Pubdate: Sun, 10 Dec 2000
Source: Eagle-Tribune, The (MA)
Copyright: 2000 The Eagle-Tribune
Contact:  P.O. Box 100 Lawrence, MA 01842
Fax: (978) 687-6045
Author: Fernanda Santos
Cited: DanceSafe


Those tempted to try the drug Ecstasy face a threat they may be unaware of:
It may not be Ecstasy.

The popularity of Ecstasy among teens has attracted predatory drug dealers
who increase their profits by selling counterfeit pills packing even more
dangerous chemicals.

Knockoff versions of the drug have been blamed for at least nine deaths in
the United States so far this year, officials of the U.S. Drug Enforcement
Administration said. In Florida, six teens died after dropping an Ecstasy
copycat made of PMA, or paramethoxyamphetamine, a highly toxic
hallucinogenic that causes euphoria, but can fatally increase blood
pressure, heart rate and body temperature.

Ketamine and DMX are other drugs sold as Ecstasy. An animal tranquilizer,
ketamine slows down the perception of time and has powerful hallucinogenic
properties. Also a hallucinogenic, DMX, or dextromethorphan, inhibits
sweating and can easily causes heat stroke.

"Everybody tries to manipulate and make a buck in the drug world," said
Kevin J. Stanton, deputy director of the Governor's Alliance Against Drugs.
"There have been reports of kids actually ingesting cocaine and heroin cut
and tableted in the form of Ecstasy."

To prevent users from embarking on a bad trip, a young Californian founded
last year a group called DanceSafe, which offers free pill testing services
in nightclubs and all-night rave parties.

At a rave party in Haverhill three weeks ago, DanceSafe volunteers tested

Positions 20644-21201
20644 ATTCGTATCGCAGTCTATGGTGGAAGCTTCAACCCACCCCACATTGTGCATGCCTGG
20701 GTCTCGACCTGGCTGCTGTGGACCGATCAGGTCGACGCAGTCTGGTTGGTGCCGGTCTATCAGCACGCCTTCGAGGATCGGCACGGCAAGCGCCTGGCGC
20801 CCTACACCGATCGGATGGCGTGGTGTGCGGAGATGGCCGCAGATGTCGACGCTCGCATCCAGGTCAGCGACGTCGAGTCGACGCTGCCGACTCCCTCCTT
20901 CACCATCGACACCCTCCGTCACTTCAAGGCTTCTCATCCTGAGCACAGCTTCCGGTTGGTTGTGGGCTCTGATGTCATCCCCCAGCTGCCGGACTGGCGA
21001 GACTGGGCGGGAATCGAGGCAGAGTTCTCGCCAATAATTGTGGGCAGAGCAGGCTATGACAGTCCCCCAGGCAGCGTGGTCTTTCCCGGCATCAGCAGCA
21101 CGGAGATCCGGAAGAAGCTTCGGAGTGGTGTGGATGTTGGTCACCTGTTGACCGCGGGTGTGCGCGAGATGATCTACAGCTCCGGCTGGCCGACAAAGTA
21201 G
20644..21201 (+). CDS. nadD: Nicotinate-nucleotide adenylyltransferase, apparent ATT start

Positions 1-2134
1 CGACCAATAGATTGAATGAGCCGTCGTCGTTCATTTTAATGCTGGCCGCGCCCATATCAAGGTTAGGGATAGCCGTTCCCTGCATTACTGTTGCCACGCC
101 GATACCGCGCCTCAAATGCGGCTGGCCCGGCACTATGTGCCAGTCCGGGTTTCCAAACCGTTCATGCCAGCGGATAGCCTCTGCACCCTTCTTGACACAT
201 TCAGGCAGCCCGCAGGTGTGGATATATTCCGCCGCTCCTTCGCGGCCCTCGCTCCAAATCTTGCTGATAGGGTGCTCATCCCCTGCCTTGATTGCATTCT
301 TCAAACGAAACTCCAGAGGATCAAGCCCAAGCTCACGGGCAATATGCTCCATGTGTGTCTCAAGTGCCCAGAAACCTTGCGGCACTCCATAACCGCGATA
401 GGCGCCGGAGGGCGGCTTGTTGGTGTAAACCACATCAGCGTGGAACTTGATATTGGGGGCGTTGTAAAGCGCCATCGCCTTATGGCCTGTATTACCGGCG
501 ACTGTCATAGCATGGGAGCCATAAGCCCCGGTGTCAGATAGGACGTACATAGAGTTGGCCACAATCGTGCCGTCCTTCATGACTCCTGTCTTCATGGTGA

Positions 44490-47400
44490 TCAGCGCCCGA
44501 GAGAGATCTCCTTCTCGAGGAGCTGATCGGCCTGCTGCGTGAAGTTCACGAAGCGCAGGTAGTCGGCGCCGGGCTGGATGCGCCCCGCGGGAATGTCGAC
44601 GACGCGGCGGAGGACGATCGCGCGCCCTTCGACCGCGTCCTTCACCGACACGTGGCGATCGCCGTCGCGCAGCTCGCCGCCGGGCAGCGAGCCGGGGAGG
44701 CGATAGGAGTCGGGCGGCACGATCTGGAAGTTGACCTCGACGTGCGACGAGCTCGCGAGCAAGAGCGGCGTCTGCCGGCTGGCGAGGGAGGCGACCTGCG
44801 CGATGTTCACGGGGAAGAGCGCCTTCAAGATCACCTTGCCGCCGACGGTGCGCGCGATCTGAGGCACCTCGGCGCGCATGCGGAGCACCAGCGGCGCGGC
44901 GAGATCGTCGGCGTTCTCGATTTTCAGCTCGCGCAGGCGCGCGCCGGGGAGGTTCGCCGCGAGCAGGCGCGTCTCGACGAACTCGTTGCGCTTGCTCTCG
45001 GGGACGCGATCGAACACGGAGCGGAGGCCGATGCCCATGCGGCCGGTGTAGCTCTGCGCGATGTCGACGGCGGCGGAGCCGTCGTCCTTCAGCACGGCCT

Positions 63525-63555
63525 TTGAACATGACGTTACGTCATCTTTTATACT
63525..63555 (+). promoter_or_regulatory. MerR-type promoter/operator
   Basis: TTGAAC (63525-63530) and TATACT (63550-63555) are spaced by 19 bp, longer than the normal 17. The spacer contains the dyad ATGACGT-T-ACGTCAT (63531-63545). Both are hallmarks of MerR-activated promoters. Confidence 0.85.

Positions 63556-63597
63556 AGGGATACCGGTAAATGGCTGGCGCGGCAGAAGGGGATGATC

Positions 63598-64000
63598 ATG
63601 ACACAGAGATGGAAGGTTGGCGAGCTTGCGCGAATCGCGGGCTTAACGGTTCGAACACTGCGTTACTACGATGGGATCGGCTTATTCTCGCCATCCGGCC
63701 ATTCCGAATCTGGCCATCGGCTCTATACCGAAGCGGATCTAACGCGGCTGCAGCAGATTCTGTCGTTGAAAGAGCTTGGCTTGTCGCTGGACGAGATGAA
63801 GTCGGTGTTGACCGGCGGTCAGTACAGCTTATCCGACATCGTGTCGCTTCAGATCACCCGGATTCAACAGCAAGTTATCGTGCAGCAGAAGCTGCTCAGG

two pills. Both tested positive as Ecstasy, said 23-year-old Selma C.
Holden, treasurer of DanceSafe's Massachusetts chapter.

"Our first service is peer counseling," said Ms. Holden. "If you take
someone in a uniform to talk to a 15-year-old about the risks of drug use,
these teens will likely ignore the information or just pretend they're
listening when they're not. But if someone who looks like them is the one
talking about it, chances are the message will get across."

Headquartered in Oakland, Calif., and with 13 local chapters nationwide,
DanceSafe survives from private donations. Among its supporters is Microsoft
executive Bob Wallace, who has donated $70,000 to the group.

DanceSafe volunteers who staff the organization's booths at parties also
provide information on other drugs and safe sex, but pill testing is by far
the group's most popular service. The tests are performed by putting a drop
of a liquid reagent onto powder scrapped from a pill. The pill is then
handed back to the user.

"Forty to 50 percent of the teen-agers who find out through our tests that
they bought a counterfeit pill don't take it," Ms. Holden said. "If we
weren't there (at the party), they would be taking these pills and would
probably get sick or die."

DanceSafe has drawn fire from drug enforcement officials, who say the
group's on-site pill testing is unreliable, inconclusive and misleading.

John Gartland, special agent in charge of DEA's operations in New England,
said he's "really concerned" about the false sense of security that
DanceSafe brings, given the dangers of Ecstasy itself.

"The message they deliver by having the word 'safe' in their title is a
false one," he said.
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